Exhaled Nitric Oxide test

You may have seen a funny looking egg like device in your asthma clinic or doctors office.  It used for measuring exhaled Nitric Oxide. If you have been toy clinic, this test is somewhat affectionately know as “time with Hilda”. The device in my clinics office is connected to monitor that shows a girl named by the RT’s as “Hilda” who travels over tropical water from one side of a cliff to another.

Essentially, you have to keep an even exhaled breath that is timed to get Hilda across the water. If your breath is too forceful, she hits the sky or sun, ouch! If your breath is not even enough or if you run out of air, like I have done on occasion. Hilda then falls into the water. Oops! I hope she can swim. This may seem like a complicated example of how to perform an exhaled Nitric Oxide test, however your clinic or doctor will go through how to perform it and why they are recommending that you have one done.  In my circumstance, they wanted another measurement of possible airway inflammation. The very first time I was asked to do this, I had a difficult time but after a bit of practice, it become easy.

Now that I have bored you with a story about a tropical fictional character in a hot air balloon, you may be asking yourself what exactly is this test and what is it thought to indicate.  The test measures the level of nitric gas in an exhaled sample of your breath. The sample is collected by having you breathe into a device that collects the measurements.1 Sometimes it is just a mouth piece, similar to spirometry and you may breathe directly into an egg like device. It looks funny but it goes by quickly. My first time, I breathed into the egg like device that had a dancing cloud that was projected into a mirror. You may have seen this version.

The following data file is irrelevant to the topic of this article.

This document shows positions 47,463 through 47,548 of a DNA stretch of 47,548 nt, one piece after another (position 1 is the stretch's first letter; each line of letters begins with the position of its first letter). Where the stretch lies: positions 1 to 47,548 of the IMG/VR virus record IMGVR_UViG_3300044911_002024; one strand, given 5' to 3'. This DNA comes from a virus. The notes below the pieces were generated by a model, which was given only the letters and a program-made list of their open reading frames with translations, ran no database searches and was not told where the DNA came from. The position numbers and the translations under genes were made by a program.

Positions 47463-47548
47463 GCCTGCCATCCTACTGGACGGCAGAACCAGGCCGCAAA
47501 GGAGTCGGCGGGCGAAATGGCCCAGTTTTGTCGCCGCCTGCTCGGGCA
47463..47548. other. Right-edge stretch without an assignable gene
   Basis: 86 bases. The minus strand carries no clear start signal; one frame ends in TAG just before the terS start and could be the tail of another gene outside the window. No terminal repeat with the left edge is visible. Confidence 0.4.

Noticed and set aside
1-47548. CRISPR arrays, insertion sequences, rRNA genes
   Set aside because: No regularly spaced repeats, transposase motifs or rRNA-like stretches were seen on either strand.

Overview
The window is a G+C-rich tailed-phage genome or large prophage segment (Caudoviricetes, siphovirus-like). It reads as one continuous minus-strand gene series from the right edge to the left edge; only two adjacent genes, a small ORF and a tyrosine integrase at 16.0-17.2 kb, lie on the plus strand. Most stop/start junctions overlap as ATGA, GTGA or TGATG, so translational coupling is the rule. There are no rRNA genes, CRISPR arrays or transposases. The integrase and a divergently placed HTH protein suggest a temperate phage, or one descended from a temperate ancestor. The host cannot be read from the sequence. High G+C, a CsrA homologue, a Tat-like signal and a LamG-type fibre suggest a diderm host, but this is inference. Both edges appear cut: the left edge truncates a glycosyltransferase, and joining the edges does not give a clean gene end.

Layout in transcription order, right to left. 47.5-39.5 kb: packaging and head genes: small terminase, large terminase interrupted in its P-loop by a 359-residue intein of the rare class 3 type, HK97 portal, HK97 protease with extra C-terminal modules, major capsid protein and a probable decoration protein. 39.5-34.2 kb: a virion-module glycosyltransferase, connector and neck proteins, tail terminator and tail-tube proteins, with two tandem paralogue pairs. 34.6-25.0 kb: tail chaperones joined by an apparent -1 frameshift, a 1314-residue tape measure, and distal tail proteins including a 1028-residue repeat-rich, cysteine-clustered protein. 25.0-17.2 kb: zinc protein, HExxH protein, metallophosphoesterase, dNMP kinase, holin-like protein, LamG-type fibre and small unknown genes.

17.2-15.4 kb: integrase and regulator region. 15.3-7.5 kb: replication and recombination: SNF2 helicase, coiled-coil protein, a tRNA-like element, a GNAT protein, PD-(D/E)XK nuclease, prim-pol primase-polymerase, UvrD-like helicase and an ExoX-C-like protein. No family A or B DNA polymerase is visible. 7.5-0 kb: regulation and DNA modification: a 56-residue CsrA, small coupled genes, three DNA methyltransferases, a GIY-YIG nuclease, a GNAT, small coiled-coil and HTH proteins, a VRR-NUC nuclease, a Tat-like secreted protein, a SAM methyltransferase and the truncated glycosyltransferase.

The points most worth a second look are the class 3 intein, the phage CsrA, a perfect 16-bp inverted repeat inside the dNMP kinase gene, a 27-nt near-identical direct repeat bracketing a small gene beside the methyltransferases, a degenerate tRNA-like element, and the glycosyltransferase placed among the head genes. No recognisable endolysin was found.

The measurement is thought to detect if you have inflammation in your airways and whether you have good asthma control. This is thought to be especially useful if you are taking steroids to control your asthma.

It is thought that higher than normal ranges of exhaled nitric oxide mean that your airways may be inflamed.

  • Levels under about 20 parts per billion in children and under about 25 parts per billion in adults are considered normal.
  • More than 35 parts per billion in children and 50 parts per billion in adults may signal airway inflammation caused by asthma.3

This test is still being evaluated and as researchers discover more correlations, there will be new information evaluated. My personal experiences is mixed, sometimes my doctors have found a direct correlation, other times not so much.  Since the test in non invasive there are high hopes but more data and analysis is needed.4 It is important to note that test results can vary from patient to patient.  The factors that can affect your test results are as follows:

     

  • your signs and symptoms
  • previous  nitric oxide results
  • your medication usage
  • 5

I believe that most data can be helpful and since this test is noninvasive it is worth a go.

This article represents the opinions, thoughts, and experiences of the author; none of this content has been paid for by any advertiser. The Asthma.net team does not recommend or endorse any products or treatments discussed herein. Learn more about how we maintain editorial integrity here.
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